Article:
Orr claims the spiralling prices over the past three years is something the brand is trying to address, and explains British Gas "passes on savings" whenever there is an opportunity.
However, the Labour Party has released figures that claim British household could have been overcharged by over £3.8bn by Britain’s big six electricity suppliers in the last three years to "boost profits" by buying wholesale electricity at above market prices.
Caroline Flint, Labour’s shadow secretary of state for energy and climate change, said: "Energy companies always blame wholesale costs when they put up bills, but it now looks like they’ve deliberately inflated prices to boost profits from their power stations."
We need the whole industry to move together on this for it to work for customers to be able to make comparisons.
EDF Energy argues dwindling levels of trust in the marketplace could be restored by greater transparency and as a consequence is lobbying DECC and Ofgem for a single unit pricing.
Stead says EDF Energy is promising "petrol forecourt style pricing" of energy that is universal across the country.
Currently it is not possible to compare the unit prices of individual suppliers because prices fluctuate from region to region, caused by factors including transportation costs.
At the moment British Gas is against single unit pricing and argues such a system is "unfair", so it appears a voluntary move towards single unit pricing is not on the cards.
Stead said: "We would need the whole industry to move together on this for it to work for customers to be able to make comparisons. It needs some government or regulator intervention to make it possible.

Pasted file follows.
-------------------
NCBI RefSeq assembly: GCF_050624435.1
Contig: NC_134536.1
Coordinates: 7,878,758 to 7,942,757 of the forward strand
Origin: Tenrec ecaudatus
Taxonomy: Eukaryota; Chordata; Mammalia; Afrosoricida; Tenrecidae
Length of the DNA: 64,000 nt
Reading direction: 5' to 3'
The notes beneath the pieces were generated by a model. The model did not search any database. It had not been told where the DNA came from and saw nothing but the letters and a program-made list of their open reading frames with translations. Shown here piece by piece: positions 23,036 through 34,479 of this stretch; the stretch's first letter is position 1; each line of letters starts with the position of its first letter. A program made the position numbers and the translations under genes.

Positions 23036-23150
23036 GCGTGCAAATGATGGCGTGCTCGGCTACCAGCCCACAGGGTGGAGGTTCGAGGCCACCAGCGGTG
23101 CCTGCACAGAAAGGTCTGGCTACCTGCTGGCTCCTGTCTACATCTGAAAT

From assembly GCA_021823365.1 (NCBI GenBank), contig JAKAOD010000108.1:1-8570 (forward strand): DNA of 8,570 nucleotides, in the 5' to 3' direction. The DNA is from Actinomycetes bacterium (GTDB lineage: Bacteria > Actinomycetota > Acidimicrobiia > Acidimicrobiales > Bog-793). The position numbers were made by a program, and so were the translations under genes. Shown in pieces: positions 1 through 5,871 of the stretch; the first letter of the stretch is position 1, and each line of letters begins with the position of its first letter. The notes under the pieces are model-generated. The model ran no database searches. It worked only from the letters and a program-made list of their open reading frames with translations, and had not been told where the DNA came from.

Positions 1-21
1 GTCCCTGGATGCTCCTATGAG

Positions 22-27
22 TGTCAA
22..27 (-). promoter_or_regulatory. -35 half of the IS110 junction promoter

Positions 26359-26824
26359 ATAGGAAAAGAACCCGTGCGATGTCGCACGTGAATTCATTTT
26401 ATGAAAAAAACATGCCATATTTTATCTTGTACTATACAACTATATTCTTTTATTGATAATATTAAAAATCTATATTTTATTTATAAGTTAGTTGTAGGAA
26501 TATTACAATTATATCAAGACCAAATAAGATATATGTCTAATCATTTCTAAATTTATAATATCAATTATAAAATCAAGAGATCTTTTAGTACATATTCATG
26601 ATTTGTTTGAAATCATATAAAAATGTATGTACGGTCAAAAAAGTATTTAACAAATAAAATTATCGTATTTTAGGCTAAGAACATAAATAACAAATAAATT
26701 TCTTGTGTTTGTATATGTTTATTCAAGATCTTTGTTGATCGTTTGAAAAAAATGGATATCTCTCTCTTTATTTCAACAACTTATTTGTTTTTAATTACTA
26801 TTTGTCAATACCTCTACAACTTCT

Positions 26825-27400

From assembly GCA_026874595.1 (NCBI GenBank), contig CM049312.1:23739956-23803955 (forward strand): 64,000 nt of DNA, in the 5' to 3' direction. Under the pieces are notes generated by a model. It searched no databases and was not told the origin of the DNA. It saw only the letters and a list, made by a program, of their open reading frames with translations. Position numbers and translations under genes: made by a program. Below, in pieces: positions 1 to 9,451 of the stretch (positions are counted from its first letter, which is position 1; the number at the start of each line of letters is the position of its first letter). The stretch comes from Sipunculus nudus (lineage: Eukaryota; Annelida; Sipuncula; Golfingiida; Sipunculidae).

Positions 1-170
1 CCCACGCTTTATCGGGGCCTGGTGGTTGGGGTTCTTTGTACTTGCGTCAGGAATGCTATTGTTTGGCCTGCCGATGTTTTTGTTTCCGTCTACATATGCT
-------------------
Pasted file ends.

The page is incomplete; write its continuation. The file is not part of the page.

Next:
"What it would take to make it work is a clearing house that is independently run so the regionality can be taken out of it by managing it behind the scenes."
Stead also supports more government intervention in the form of government abolishing termination fees because such charges "create a barrier for consumer switching".
He added: "As a company that wants to continue to grow we need customers to feel they can leave their existing supplier so we are all about encouraging market switching."
Accused of 'blackmail'
However, EDF Energy’s lobbying of government has been criticised in some quarters, with the company being accused of "blackmail" in the way it warned the government it could raise prices by more than 3.9% if the government did not cut back on green levies.
EDF chief executive Vincent De Rivaz denied the company was holding a gun to the government’s head and the coalition government later announced it would reduce energy bills £50 a household by cutting green levies.
It is clear the energy firms have a lot of work to do to win back the public’s trust, a journey the energy firms have been on for the last couple of years.
However, EDF Energy’s own figures show trust in all the energy firms has dropped between 2012 and November 2013.
Orr (right) accepts changing public perceptions will not happen "overnight" and believes that the company needs to tread carefully to make sure its marketing messages do not get confused by media pressure.
He said: "We will work very closely with the PR and media relations teams around the narrative and conversation with stakeholders.
"It is that thing of making sure we don’t get distracted from talking to customers about things that really matter to them."
Actions speak louder than words and the public waits with bated breath to see if 2014 will be the year rhetoric is replaced with action.
EDF Energy has thrown down the gauntlet as it claims it will champion consumers, a bold claim the other big six would be wise to emulate.